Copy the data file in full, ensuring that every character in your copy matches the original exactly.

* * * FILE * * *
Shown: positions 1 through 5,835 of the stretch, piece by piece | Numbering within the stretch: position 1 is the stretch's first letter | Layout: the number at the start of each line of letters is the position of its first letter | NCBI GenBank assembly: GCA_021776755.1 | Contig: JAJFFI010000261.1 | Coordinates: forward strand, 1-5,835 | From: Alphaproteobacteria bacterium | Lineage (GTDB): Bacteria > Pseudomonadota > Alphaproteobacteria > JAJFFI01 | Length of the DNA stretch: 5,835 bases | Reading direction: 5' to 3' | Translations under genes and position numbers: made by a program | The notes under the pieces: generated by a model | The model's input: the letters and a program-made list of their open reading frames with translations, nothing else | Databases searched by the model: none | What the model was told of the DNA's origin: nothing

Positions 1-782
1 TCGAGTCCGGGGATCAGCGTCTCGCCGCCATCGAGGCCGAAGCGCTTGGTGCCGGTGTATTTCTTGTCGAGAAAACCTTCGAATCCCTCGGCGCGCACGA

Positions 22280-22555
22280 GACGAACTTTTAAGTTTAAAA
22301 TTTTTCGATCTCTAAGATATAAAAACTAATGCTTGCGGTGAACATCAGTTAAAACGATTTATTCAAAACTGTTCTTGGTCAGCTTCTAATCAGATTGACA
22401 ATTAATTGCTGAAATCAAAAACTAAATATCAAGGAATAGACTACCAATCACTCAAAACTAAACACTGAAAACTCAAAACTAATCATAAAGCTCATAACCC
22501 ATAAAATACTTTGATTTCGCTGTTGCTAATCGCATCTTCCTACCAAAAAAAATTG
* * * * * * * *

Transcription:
Shown: positions 1 through 5,835 of the stretch, piece by piece | Numbering within the stretch: position 1 is the stretch's first letter | Layout: the number at the start of each line of letters is the position of its first letter | NCBI GenBank assembly: GCA_021776755.1 | Contig: JAJFFI010000261.1 | Coordinates: forward strand, 1-5,835 | From: Alphaproteobacteria bacterium | Lineage (GTDB): Bacteria > Pseudomonadota > Alphaproteobacteria > JAJFFI01 | Length of the DNA stretch: 5,835 bases | Reading direction: 5' to 3' | Translations under genes and position numbers: made by a program | The notes under the pieces: generated by a model | The model's input: the letters and a program-made list of their open reading frames with translations, nothing else | Databases searched by the model: none | What the model was told of the DNA's origin: nothing

Positions 1-782
1 TCGAGTCCGGGGATCAGCGTCTCGCCGCCATCGAGGCCGAAGCGCTTGGTGCCGGTGTATTTCTTGTCGAGAAAACCTTCGAATCCCTCGGCGCGCACGA

Positions 22280-22555
22280 GACGAACTTTTAAGTTTAAAA
22301 TTTTTCGATCTCTAAGATATAAAAACTAATGCTTGCGGTGAACATCAGTTAAAACGATTTATTCAAAACTGTTCTTGGTCAGCTTCTAATCAGATTGACA
22401 ATTAATTGCTGAAATCAAAAACTAAATATCAAGGAATAGACTACCAATCACTCAAAACTAAACACTGAAAACTCAAAACTAATCATAAAGCTCATAACCC
22501 ATAAAATACTTTGATTTCGCTGTTGCTAATCGCATCTTCCTACCAAAAAAAATTG